Skin Therapy Letter HOME
Written for dermatologists by dermatologists. Indexed by the US National Library of Medicine.
Skin Information
NETWORK
Skin Therapy Letter About STL Subscribe Today SkinCareGuide Network Site Map
CUSTOM DERMATOLOGY SEARCH:
Loading

Update on Drugs - May 2009


Name/Company Approval Dates and Comments

Alitretinion
Toctino®
Basilea Pharmaceutica

The health authorities in Austria, Belgium, and Luxembourg approved this new once-daily oral treatment in March 2009 for the treatment of adults with severe chronic hand eczema unresponsive to potent topical corticosteroids.

Pralatrexate
Allos Therapeutics

The US FDA received a New Drug Application in March 2009 for the treatment of patients with relapsed or refractory peripheral T-cell lymphoma.

Benzyl Alcohol Lotion 5%
Sciele Pharma

The US FDA approved this new prescription non-neurotoxic medication in April 2009 for the treatment of head lice in patients 6 months of age and older. This product kills head lice by asphyxiation without potential neurotoxic side-. effects.

Botulinum Toxin – Type A
Azzalure®
Galderma/Ipsen

The Danish Medicines Agency (DKMA) approved this once-daily oral treatment in September 2008 for the treatment of adults with severe chronic hand eczema that is unresponsive to potent topical corticosteroids. Marketing applications for this product are also under review in Canada and Switzerland.

Drug News

The Genentech unit of Roche Holding AG reported in April 2009, that it is pulling the psoriasis treatment Efalizumab (Raptiva®) off the US market because of links to an often fatal brain infection. The drug was approved by the US FDA for patients with chronic moderate-to-severe plaque psoriasis and this move comes only about 6 months after the drug’s labeling was updated to carry warnings of links to progressive multifocal leukoencephalopathy. The company said no new prescriptions should be written, and the drug will no longer be available at all after June 8, 2009. Genentech says patients should talk with their doctors before stopping treatment with the drug, because abruptly halting it can lead to sudden worsening of their psoriasis.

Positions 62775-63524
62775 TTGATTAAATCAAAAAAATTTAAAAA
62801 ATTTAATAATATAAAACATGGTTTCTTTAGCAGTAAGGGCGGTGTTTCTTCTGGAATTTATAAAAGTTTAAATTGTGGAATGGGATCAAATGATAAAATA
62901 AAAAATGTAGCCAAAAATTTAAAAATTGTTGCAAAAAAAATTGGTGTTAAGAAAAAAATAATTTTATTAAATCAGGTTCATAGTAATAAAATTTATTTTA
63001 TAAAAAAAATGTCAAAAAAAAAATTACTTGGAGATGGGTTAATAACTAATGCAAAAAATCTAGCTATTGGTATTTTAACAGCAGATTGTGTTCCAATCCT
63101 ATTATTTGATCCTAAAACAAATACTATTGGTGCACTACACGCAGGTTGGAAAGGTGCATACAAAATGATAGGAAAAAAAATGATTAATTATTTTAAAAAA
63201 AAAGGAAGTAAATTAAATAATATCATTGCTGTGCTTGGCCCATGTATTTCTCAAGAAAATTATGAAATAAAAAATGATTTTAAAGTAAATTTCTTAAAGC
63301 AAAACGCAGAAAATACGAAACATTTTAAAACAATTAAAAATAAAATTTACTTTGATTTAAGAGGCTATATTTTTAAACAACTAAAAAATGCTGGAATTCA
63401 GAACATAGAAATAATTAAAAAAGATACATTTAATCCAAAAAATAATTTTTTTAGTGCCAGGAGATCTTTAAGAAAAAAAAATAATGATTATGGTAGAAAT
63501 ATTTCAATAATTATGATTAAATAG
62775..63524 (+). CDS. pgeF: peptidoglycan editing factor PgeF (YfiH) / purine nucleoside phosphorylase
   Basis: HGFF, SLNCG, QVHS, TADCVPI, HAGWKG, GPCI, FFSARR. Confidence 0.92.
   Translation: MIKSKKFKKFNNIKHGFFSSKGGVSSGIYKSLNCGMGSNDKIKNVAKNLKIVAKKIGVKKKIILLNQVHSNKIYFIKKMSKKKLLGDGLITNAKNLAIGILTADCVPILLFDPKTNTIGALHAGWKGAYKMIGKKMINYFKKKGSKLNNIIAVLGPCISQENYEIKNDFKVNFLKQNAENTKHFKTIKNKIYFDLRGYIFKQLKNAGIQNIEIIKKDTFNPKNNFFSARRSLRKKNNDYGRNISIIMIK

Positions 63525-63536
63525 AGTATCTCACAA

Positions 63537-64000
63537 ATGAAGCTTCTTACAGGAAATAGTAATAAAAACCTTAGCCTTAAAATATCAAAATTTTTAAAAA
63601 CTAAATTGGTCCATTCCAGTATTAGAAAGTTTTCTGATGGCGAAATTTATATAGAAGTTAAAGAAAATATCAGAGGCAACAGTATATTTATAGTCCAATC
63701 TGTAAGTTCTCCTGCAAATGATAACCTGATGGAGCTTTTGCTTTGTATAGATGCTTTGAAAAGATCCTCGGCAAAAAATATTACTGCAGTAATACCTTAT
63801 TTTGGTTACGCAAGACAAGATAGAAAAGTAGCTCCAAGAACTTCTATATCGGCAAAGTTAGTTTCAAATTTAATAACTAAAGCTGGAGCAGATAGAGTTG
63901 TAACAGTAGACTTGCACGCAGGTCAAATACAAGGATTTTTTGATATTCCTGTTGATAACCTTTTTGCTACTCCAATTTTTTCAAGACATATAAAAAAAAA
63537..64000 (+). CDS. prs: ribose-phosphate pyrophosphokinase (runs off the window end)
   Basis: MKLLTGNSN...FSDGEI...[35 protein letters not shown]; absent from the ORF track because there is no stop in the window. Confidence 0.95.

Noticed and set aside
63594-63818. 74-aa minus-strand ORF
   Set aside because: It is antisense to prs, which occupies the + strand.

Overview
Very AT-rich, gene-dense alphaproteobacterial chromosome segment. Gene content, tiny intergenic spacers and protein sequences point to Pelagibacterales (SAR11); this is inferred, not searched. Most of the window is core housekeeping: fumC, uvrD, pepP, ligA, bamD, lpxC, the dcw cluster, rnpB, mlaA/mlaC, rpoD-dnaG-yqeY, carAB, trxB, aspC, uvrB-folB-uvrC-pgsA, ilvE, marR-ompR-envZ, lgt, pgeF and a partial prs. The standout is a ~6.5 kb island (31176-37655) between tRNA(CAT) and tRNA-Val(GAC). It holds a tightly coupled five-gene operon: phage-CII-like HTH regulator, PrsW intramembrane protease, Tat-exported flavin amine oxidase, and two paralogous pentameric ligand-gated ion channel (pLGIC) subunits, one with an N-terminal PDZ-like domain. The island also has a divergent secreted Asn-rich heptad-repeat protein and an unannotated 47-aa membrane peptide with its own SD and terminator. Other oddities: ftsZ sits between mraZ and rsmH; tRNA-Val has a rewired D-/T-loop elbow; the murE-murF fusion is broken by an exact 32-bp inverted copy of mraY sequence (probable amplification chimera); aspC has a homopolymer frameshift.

Health Canada and Allergan are informing healthcare professionals about important safety information related to botulinum toxin – type A and the potential risk of serious adverse effects of muscle weakness remote to the injection site. Key safety updates within the new product monographs for this neurotoxin include:

  • Patients may experience muscle weakness remote to the injection site. Possible symptoms include muscle weakness, dysphagia, aspiration pneumonia, speech disorders, and respiratory depression. These reactions can be fatal.
  • Patients or caregivers should be advised to seek immediate medical care if swalling, speech or respiratory disorders arise.
  • Botulinum toxin – type A should only be given by physicians with appropriate qualifications and experience in the use of this product. The revised product monographs emphasize the need to follow the recommended dosage and frequency of administration.
  • Patients with a history of underlying neurological disorders, dysphagia and/or aspiration should be treated with extreme caution.

Any case of serious suspected distant toxin spread or other serious or unexpected adverse reactions in patients receiving botulinum toxin – type A should be reported to Allergan or Health Canada.


In this issue:

  1. Treatments for Scalp Psoriasis with Emphasis on Calcipotriol Plus Betamethasone Dipropionate Gel (Xamiol®)
  2. Use of Tacrolimus Ointment in Vitiligo Alone or in Combination Therapy
  3. Update on Drugs and Drug News - May 2009